Letters and our Stars

If you have been waiting to send a letter to the editor regarding the Nov. 2 election, know that you are running out of time.

The deadline for submissions related to candidates or issues is noon Thursday, and those letters will run next weekend, depending on the volume. After that deadline passes, letters dealing with this year’s vote will not be accepted.

That leads to a question that comes up frequently at this point in every election cycle: Why are submissions not permitted the weekend before an election?

It’s a fair request, and the brief answer is that by running a letter so close to the election, there would be little time before the vote to correct an obvious misstatement that appeared in a submission. By keeping the weekend before the election open, there’s an opportunity to correct such an issue. It’s a system that has been in place for many years now, and one that helps to keep the playing field level.

Whether you are writing about the election or not, remember that our regular guidelines remain. There is a 500-word limit for submissions, and each writer is entitled to one letter every four weeks. That ensures more people have the opportunity to have a submission printed.

While responses to a letter are acceptable, we do not allow responses to responses. The original writer had his or her say, other readers had the chance to offer differing perspectives and then it’s time to move on to another topic.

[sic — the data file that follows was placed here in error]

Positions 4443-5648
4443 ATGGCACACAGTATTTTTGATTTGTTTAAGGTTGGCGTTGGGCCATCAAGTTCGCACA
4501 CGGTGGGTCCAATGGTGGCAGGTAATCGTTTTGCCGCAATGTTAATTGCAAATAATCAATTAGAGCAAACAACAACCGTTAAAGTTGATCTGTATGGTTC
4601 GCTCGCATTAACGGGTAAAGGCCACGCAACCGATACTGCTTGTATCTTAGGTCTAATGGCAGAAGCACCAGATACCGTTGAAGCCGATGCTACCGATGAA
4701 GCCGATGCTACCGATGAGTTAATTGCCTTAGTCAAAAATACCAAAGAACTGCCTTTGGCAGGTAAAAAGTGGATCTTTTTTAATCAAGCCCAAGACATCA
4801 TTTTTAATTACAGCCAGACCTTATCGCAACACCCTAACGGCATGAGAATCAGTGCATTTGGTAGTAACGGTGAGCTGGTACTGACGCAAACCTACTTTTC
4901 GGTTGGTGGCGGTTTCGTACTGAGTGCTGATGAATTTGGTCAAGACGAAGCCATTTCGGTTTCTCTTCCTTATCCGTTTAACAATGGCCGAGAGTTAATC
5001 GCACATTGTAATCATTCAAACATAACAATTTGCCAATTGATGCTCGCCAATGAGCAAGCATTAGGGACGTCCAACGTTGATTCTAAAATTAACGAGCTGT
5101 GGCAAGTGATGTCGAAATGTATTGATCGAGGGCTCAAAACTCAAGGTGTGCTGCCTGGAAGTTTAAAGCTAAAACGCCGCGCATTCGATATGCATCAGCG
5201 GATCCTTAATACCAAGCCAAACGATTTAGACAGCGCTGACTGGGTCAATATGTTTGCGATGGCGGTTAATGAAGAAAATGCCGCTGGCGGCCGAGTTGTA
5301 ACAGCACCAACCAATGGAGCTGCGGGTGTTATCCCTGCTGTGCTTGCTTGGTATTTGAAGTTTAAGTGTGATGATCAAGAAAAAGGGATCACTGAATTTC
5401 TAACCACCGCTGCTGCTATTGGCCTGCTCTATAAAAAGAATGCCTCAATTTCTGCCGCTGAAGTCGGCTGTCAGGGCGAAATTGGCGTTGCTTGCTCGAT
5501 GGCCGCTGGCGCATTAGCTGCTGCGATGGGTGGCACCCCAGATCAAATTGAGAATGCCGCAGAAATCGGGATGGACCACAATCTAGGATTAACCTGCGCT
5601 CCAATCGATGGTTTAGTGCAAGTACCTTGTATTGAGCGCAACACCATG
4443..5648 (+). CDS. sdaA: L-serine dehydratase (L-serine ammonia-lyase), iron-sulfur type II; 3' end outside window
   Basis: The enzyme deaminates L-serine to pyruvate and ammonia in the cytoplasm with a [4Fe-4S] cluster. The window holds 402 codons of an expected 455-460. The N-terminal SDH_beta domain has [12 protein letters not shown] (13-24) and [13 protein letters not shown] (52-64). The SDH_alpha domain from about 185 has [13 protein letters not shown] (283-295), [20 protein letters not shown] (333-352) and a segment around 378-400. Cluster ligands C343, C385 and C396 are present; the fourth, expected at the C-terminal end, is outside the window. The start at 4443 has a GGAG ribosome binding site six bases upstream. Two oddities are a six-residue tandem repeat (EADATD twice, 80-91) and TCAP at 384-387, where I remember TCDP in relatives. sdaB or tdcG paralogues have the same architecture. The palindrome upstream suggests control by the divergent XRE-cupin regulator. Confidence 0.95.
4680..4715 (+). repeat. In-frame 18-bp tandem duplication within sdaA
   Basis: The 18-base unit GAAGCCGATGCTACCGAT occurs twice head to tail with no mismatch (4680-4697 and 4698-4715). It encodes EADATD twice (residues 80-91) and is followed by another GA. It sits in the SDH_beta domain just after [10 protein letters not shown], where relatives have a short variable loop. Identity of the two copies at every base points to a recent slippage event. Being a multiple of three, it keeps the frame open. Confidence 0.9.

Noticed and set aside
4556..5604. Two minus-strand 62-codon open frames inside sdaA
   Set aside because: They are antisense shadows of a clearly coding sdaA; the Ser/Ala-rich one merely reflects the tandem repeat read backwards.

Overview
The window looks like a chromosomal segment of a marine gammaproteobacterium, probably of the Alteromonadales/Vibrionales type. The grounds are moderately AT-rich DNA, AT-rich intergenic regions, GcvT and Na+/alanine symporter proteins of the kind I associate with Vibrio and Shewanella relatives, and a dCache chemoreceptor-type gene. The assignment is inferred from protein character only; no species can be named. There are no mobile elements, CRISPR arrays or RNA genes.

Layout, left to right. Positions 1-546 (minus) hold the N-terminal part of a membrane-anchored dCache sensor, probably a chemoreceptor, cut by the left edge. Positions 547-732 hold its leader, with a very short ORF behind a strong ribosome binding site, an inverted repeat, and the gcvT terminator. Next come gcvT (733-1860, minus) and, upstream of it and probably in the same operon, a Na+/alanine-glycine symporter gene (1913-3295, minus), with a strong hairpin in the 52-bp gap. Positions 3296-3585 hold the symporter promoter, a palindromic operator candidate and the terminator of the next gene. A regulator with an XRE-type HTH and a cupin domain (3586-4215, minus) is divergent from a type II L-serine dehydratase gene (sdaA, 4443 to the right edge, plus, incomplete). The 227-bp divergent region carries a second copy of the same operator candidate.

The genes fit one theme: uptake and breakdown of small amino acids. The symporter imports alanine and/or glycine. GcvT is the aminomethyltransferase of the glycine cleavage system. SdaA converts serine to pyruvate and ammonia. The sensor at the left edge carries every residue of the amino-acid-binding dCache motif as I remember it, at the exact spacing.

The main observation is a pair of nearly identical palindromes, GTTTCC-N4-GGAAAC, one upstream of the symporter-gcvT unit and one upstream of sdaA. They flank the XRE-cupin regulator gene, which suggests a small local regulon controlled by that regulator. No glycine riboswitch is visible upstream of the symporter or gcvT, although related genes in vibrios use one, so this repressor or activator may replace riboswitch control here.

Anonymous letters will be rejected, as will any letters that are deemed to be libelous or a personal attack. We need your name, town where you live and a telephone number we use to contact you if we have questions. The numbers are never published.

Oh … it’s the responsibility of the writer to make sure we receive the letter before the deadline.

Submissions from readers are important — they offer a chance to share varying points of view. Letters to the editor have been a staple of newspapers since the first one was printed many centuries ago.

We’re happy to make the forum available.


We are seeing the return this fall to many in-person events.

One of those we are happy about is our annual Community Stars dinner. This year’s event, during which we will honor 10 of the Tri-State Area’s unsung heroes, will be held at 6 p.m. Oct. 28 at Froehlich’s Classic Corner, located at the intersection of Washington and Fifth streets in downtown Steubenville.

It’s traditionally been a relaxed event. The stars will gather with members of their family and friends, enjoy camaraderie and a meal and receive their awards. Some honorees make long speeches, other say a simple thank-you. Each of the dinners has been a chance for the community to tell recipients thanks for making the region a better place to live.

This year’s stars include Steve Forte of Wintersville, Jon Greiner of Toronto, Dennis Jones of Weirton, Flora VerStraten-Merrin of Richmond, Kathleen Cass Michael of Brilliant, Holly Pate of Steubenville, Mattie Patterson of Steubenville, Chuck Svokas of Weirton, Bobby Westfall of Mingo Junction and Brian Wilson of Steubenville.

While there’s a new presenting sponsor — Main Street Bank — M&M Hardware continues its support of the program, providing a gift certificate for each of the stars and making a donation in the name of each star to a charity of his or her choice.

Last year’s dinner was another victim of COVID-19, which broke our string of annual recognition events that the Herald-Star and The Weirton Daily Times started in 1998.

Tickets for this year’s dinner are $20 for adults and are available by contacting Diana Brown at the Herald-Star at (740) 283-4711. There’s a sense of urgency to make your reservations this year — the deadline is Oct. 25.

Community Stars is a chance to honor area residents who do the right thing simply because it is the right thing to do. We hope you will join us in honoring them Oct. 28.

(Gallabrese, a resident of Steubenville, is executive editor of the Herald-Star and The Weirton Daily Times.)


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